A strange X-ray glow seen in the sky three and a half years after an epic collision between two neutron stars is a first for science.
According to astronomers studying the region of space, it could be the afterglow of the kilonova explosion that was generated by the merger, likely produced by a shock wave from the explosion slamming into dust in the region of space around the explosion.
Alternatively, the glow could be produced by material ejected during the explosion falling back down onto the newly merged object, likely a low-mass black hole.
Either way, the phenomenon appears to have never been detected before.
"We have entered uncharted territory here in studying the aftermath of a neutron star merger," says astronomer Aprajita Hajela of Northwestern University.
"We are looking at something new and extraordinary for the very first time. This gives us an opportunity to study and understand new physical processes, which have not before been observed."
The explosion itself, first detected on 17 August 2017, was an absolutely epic event. For the first time, astronomers detected the moment two neutron stars, locked together in an increasingly decaying orbit, had slammed together and merged.
Not only was the event, named GW170817, captured using the new field of gravitational wave astronomy, but in light across the spectrum.
The merger produced a kilonova blast, an explosion 1,000 times brighter than a classical nova. Analysis of the light of this blast revealed that neutron star collisions produce gamma-ray bursts; that near light-speed jets are ejected from the blast; and that, in the energetic environment during the explosion, heavy metals such as gold, platinum, and uranium are formed.
Because this was an entirely new observation, astronomers continued to watch the region of the sky where it occurred, around 132 million light-years from the Solar System.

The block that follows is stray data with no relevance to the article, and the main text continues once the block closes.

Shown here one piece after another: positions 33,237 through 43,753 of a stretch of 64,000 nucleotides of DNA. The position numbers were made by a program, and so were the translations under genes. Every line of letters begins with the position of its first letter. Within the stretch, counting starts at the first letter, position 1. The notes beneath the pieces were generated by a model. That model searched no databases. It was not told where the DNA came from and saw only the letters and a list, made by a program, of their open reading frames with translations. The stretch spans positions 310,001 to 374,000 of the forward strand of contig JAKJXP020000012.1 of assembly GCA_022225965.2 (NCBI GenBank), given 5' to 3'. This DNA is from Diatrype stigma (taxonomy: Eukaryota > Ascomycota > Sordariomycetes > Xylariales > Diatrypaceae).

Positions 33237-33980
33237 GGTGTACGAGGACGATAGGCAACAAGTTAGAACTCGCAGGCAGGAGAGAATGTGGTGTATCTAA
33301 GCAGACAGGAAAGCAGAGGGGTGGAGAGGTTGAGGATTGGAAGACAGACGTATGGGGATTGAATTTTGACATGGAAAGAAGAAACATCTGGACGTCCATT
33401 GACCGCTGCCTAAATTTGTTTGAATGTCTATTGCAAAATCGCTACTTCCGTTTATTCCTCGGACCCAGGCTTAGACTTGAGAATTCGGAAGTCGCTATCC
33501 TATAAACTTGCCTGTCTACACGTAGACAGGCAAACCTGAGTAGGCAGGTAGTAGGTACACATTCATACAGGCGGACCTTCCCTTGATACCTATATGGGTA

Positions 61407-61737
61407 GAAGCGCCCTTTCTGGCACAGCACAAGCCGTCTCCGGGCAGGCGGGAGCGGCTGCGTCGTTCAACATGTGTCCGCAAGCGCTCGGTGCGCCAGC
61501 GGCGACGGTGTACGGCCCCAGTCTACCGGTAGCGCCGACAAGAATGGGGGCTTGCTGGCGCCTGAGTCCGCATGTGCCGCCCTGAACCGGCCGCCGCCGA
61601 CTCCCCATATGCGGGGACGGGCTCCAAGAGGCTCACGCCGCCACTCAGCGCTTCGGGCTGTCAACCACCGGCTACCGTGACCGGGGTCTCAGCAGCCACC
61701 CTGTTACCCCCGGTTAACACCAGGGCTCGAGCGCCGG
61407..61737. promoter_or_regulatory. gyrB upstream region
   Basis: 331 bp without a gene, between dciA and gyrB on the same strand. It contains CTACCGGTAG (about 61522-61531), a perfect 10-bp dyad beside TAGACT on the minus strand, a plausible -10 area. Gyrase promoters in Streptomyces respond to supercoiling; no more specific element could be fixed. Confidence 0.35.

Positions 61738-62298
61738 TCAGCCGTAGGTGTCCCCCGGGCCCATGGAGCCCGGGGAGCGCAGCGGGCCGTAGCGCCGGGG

In X-ray wavelengths, they noticed something really peculiar. Nine days after the gamma-ray burst, the source started to glow across the spectrum, brightening to a peak 160-days post-merger. Then, the glow rapidly faded. This was interpreted as a relativistic jet.
However, while the glow faded across most of the spectrum, from 2020 it plateaued in X-ray wavelengths, a steady light persisting in the darkness of space.
Above: Artist's impression of the glow from GW170817, with X-ray image inset.
"The fact that the X-rays stopped fading quickly was our best evidence yet that something in addition to a jet is being detected in X-rays in this source," says astrophysicist Raffaella Margutti of the University of California at Berkeley.
"A completely different source of X-rays appears to be needed to explain what we're seeing."
According to the team's analysis, the best fit for the glow is a relativistic shock as ejecta from the collision explodes into space. This, they say, is similar to a sonic boom, here on Earth: as this material expands into the space around the merger, it slams into gas, generating shocks that heat the gas and cause the X-ray glow.
If this is the case, it suggests that the formation of a black hole from the two neutron stars was not a prompt process.
The other explanation is that, when the black hole formed, material around it started falling back onto it, after assembling into a swirling accretion disk. This orbiting disk, heated by gravity and friction, would also emit X-radiation.
Either scenario – a kilonova shock wave or material falling onto a black hole newly formed in a neutron star merger – would be a first.
Astronomers are going to continue to observe it to see how the behavior changes. If it brightens in radio emissions over the next few years, it's likely a shock wave. If it continues steadily and then declines in brightness, it's likely black hole accretion. Whichever it is will tell us something new about neutron star mergers.
"Further study of GW170817 could have far-reaching implications," says astronomer Kate Alexander of Northwestern University.
"The detection of a kilonova afterglow would imply that the merger did not immediately produce a black hole. Alternatively, this object may offer astronomers a chance to study how matter falls onto a black hole a few years after its birth."
The research is due to be published in the latest issue of The Astrophysical Journal Letters, and is available on preprint server arXiv.